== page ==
Thomas Waldrom scored a try after the final hooter to give the Wellington Hurricanes an 11-10 win over the ACT Brumbies in another low-scoring Super 14 rugby match yesterday.
Waldrom broke from a ruck in the last act of a drab match, to burst through the Brumbies' previously resilient defense to score an unconverted stoppage time try.
The Hurricanes' only touchdown decided the match which the Brumbies had led 7-6 at half-time and 10-6, under steady pressure, through the game's last 13 minutes.
The loss was the Brumbies' second on the hooter this season, after their 17-15 loss to the Blues in the tournament's second round, and was the Hurricanes' second last-gasp win, after a 39-32 win over the Waikato Chiefs two weeks ago.
"It's the second time this has happened to us. The Blues beat us on the bell a couple of weeks ago, now Wellington has done it to us. It's heartbreaking really built the boys will come back from it," said Brumbies captain George Smith.
The Brumbies had earlier broken a two-match try-scoring drought to take a lead which endured, on both sides of half-time, for a total of 49 minutes.
Lock Adam Wallace-Harrison took advantage of a numerical advantage when All Blacks center Ma'a Nonu was in the sin-bin to give his team the lead with an 18th minute try, the Brumbies' first since the tournament's opening round.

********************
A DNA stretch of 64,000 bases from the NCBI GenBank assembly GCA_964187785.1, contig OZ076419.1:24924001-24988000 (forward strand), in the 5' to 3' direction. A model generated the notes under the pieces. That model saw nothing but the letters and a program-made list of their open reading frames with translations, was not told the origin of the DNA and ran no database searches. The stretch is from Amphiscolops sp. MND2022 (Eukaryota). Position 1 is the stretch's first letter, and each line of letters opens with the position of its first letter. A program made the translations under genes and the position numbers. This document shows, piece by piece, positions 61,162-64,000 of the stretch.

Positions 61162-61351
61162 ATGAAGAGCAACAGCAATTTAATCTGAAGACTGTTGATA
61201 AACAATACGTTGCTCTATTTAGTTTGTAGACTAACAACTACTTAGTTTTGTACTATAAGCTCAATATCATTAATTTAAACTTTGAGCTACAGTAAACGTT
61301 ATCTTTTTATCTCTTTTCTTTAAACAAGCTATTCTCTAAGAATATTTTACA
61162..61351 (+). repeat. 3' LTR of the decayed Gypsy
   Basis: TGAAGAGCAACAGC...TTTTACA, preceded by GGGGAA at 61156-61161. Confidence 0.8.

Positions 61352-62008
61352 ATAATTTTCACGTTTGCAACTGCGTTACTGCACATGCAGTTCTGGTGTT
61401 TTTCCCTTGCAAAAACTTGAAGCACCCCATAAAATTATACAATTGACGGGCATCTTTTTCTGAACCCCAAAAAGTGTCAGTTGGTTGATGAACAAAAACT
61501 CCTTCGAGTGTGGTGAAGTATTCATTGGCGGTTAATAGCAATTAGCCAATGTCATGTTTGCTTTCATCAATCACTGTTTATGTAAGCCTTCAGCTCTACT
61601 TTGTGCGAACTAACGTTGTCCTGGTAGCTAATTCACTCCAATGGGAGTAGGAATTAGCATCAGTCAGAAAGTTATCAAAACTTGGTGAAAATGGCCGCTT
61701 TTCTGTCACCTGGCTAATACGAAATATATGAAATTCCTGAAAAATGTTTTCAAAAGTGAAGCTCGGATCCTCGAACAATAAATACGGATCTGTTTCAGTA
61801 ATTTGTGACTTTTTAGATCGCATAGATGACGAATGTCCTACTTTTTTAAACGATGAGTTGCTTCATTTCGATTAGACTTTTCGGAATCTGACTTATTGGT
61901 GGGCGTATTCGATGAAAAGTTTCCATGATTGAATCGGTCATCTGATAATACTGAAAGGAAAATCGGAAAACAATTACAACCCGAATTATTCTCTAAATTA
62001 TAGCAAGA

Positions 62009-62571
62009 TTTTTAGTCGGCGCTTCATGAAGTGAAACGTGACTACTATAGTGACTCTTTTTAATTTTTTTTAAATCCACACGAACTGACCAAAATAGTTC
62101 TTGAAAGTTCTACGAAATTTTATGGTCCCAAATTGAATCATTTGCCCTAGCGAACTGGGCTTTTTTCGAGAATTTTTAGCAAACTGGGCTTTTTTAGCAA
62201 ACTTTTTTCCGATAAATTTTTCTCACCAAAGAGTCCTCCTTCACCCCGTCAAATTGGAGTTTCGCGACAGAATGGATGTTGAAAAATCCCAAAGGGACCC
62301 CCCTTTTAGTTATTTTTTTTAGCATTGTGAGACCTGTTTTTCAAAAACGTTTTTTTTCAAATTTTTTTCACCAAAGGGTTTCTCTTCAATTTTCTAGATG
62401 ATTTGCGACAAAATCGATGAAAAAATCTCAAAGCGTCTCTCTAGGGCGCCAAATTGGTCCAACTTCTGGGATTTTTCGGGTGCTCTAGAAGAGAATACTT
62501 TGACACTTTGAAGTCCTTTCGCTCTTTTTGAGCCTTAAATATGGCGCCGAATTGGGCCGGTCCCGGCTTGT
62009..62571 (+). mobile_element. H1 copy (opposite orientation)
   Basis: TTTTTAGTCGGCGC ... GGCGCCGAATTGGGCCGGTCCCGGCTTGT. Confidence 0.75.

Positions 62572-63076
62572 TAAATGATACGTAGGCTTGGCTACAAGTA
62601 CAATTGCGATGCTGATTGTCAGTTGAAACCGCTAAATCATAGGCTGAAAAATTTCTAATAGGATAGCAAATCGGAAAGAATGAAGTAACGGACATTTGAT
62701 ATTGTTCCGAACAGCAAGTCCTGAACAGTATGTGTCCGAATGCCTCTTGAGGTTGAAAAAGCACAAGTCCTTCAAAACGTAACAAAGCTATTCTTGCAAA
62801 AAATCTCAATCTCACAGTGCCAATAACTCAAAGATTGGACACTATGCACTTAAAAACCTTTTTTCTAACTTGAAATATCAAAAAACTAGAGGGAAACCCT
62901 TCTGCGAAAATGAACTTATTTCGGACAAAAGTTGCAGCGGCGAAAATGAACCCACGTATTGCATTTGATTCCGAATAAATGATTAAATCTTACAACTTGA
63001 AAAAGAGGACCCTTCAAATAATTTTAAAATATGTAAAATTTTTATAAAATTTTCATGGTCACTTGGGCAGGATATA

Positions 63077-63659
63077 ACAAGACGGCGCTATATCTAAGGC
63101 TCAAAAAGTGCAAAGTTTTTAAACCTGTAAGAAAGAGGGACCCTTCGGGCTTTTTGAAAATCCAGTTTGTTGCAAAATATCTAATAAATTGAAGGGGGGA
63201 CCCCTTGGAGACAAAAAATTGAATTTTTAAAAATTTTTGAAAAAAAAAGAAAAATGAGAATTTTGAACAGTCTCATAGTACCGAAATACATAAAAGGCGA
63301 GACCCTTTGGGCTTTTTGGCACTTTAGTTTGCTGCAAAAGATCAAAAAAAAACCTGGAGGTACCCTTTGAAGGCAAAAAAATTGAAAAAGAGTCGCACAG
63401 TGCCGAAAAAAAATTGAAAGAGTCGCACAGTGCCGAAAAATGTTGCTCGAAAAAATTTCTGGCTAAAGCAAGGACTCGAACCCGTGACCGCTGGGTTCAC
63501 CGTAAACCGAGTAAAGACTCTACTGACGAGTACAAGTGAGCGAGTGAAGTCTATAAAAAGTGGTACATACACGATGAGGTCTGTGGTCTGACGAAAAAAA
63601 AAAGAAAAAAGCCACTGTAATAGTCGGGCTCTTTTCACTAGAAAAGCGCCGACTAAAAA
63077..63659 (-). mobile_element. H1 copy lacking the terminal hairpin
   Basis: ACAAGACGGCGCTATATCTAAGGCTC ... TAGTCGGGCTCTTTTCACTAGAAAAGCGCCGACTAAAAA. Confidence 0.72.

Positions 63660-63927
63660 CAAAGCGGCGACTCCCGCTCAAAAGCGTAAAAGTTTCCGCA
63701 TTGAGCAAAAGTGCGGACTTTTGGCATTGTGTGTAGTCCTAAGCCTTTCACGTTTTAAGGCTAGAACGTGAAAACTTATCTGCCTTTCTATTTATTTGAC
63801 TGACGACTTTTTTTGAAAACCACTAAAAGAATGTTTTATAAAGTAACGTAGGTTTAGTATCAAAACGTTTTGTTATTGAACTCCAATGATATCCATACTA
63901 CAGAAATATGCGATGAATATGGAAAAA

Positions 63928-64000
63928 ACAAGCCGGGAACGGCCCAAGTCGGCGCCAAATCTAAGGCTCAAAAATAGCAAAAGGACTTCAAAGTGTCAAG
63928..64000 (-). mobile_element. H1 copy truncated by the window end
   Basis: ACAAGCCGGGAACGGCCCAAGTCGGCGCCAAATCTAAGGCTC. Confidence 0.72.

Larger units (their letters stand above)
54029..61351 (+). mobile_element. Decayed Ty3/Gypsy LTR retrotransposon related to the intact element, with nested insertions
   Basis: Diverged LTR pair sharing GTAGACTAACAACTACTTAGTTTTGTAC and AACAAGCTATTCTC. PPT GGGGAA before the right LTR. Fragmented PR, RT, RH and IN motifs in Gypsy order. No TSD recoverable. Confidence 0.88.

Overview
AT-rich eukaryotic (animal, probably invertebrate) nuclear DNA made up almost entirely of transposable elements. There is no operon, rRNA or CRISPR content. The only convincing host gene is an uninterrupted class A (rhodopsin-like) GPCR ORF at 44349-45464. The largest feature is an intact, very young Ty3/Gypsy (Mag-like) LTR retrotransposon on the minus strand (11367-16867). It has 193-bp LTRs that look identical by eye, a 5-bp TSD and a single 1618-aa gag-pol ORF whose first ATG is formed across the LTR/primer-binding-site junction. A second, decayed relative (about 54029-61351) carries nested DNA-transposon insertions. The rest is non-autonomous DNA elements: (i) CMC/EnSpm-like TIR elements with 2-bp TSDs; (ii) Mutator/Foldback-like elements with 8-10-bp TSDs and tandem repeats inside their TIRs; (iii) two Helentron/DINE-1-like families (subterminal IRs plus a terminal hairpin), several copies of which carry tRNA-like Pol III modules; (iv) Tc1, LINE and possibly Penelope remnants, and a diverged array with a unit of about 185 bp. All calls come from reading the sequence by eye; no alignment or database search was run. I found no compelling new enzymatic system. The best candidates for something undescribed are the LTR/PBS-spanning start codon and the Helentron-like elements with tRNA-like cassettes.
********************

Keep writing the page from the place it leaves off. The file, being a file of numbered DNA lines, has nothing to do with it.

The only other points in the match came from kicks: a conversion and a penalty to Brumbies' fullback Julian Huxley and two penalties to Hurricanes flyhalf Jimmy Gopperth. The 21-point scoreline followed the Brumbies' 6-3 win over the Queensland Reds and the Lions' 9-3 win over the Canterbury Crusaders in last week's third match.
Yesterday's match was once again dominated by the referee, in this case South African Craig Joubert who blew a constant stream of penalties for perceived offenses at breakdowns.
Joubert's performance is likely to increase scrutiny of the influence of referees on matches this season and to broaden a debate led last by Reds' coach Eddie Jones, who was fined for his observations.
Waldrom was consistently one of the Hurricanes' best and strongest players yesterday, posing a consistent threat to the Brumbies' defensive line. His try was a late reward for hard work and continuous enterprise.
"I wanted to put in 80 minutes and getting on the board was terrific," he said. "I think it was the heart of the team that saw us through."
"It was nerve-racking at the end there and a bit hard to take," Hurricanes captain Tana Umaga said. "But the boys pulled through and showed the character we've had this season and have developed over the last few seasons. It was great to have another win at home."
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